Labour protests have been on the rise in recent months in Iran, with every
      week bringing the shutdown of a factory or workshop.

      Despite claims by the Ahmadinejad administration that it has created
      millions of jobs over the past two years, many factories have closed,
      blaming the administration's scrapping of government subsidies on food and
      energy for their inability to keep businesses afloat in the face of rising
      energy costs.

      ... Payvand News - 01/01/13 ... --


      Iran Feature: The Life of a Baha'i Female Political Prisoner


      Monday, December 31, 2012 at 8:56 | Scott
      in EA Iran <http://www.enduringamerica.com/home/category/ea-iran>, Middle
      East and Iran<http://www.enduringamerica.com/home/category/middle-east-and-iran>

      *Kyan Sabeti writes for Radio

      Vakilabad Prison in Mashhad was thrust into the spotlight when news emerged
      that secret mass executions were carried out there over the past two years.
      However, in this same institution, there are a number of prisoners of
      conscience whose names have never appeared in the media.

      The Vakilabad Prison has two wards for prisoners of conscience, the men's
      and women's. In the men�s ward, there may be a few students and supporters
      of the Green Movement, Mujahedin-e Khalq supporters, Baha�is, dervishes,
      Sunnis, and sometimes a Christian convert. In the women�s ward, there are
      currently nine Baha�i prisoners.

      The women�s ward in Vakilabad Prison is a small room with an iron window
      half-a-metre in length that lets in very little sunlight. The room was used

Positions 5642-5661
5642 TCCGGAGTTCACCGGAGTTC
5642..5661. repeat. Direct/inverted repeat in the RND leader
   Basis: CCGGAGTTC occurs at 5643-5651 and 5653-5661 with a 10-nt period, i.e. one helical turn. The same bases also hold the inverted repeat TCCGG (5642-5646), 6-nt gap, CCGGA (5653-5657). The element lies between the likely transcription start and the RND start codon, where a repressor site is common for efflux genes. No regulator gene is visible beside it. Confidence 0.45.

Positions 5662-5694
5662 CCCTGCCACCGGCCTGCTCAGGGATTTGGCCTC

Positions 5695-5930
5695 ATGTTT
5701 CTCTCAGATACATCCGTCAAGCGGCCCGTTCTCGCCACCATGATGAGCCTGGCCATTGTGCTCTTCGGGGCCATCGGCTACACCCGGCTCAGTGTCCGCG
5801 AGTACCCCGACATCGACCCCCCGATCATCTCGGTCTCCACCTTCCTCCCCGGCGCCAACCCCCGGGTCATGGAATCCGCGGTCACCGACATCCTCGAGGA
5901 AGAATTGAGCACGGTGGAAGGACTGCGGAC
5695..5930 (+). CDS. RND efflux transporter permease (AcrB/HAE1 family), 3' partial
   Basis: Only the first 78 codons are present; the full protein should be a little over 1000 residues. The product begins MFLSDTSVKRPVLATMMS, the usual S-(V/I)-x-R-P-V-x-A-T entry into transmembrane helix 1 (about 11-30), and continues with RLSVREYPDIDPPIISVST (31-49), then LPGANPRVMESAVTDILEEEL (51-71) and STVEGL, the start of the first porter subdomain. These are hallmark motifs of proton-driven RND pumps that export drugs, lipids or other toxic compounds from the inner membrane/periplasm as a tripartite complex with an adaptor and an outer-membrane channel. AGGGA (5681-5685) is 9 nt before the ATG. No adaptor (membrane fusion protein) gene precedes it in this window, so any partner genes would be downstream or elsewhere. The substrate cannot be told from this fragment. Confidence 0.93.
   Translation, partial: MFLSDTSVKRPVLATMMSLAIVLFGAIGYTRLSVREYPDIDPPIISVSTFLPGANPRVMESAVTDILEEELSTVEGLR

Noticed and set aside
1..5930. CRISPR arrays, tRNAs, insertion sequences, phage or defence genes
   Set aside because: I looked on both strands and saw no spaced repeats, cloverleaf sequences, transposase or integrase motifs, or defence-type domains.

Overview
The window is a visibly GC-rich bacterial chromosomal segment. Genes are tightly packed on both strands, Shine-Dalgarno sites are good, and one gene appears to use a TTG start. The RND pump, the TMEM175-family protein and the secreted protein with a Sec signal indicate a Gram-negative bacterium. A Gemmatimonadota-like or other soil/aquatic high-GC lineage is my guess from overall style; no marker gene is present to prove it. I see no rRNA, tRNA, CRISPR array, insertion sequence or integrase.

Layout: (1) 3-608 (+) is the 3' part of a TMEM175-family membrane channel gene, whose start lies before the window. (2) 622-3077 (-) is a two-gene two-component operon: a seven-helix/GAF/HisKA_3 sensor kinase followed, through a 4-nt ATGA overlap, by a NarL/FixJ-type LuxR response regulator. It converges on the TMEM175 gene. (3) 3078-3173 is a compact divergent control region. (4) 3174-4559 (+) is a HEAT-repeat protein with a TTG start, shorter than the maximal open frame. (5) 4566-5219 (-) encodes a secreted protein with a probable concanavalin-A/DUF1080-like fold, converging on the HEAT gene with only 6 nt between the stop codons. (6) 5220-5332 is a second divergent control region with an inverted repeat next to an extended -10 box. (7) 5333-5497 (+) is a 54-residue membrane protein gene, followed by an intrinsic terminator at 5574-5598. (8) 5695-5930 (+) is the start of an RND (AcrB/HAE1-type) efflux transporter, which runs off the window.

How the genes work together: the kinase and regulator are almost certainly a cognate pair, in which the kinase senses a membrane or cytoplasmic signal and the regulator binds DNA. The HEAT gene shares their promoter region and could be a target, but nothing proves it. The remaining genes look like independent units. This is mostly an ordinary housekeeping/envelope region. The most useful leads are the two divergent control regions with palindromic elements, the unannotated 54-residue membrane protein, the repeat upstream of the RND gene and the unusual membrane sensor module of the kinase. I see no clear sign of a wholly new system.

as storage until two and a half years ago. As the number of Baha�i
      prisoners rose, and after the Mashhad Intelligence Office issued orders to
      restrict contact between Baha�i prisoners and the rest of the inmates, this
      room --- at the far end of the women�s hall --- was turned into a cell for
      prisoners of conscience, and the Baha�i inmates were transferred there.


      The room in question contains three triple-bunk beds, and the small and
      inadequate space makes it impossible for the prisoners to pace their cell,
      which is what most usually do to pass the time. The small space only allows
      for five or six of the inmates to sit on the floor at any one time, so the
      others have to be sitting on their beds or lying down.

      In the meantime, since the room used to be a storage room and it is at the
      end of the Women�s Ward, it contains a ventilation unit used to clean the
      air in the hall. The unit is in constant operation, and its continuous
      racket prevents the prisoners from resting in peace and quiet.

      A secret order from the Mashhad Intelligence Office restricts contact
      between Baha�i female prisoners and the others, which has led to further
      pressure on these prisoners of conscience. For instance, the door to their
      cell is always kept closed, and a toilet and bathroom facility has been
      installed inside so that there is little reason for the prisoners to leave
      the cell.

      The installation of the sanitary service inside a small room, which is
      already over capacity, has led to further problems for these inmates. They
      can only go for fresh air or make telephone calls at times when other
      prisoners are not there. Similar considerations have to be made for the use
      of sports facilities and even the library. The prison authorities are so
      committed to keeping the Baha�i prisoners away from the others that last
      Norooz (Iranian New Year), when some of the Baha�i prisoners had sent over
      fruit and goodies for some of the children who were spending time with
      their jailed mothers, the mothers were reprimanded and forced to dispose of
      the food in trash cans.


      Recently, for unspecified reasons, female Baha�i prisoners have been denied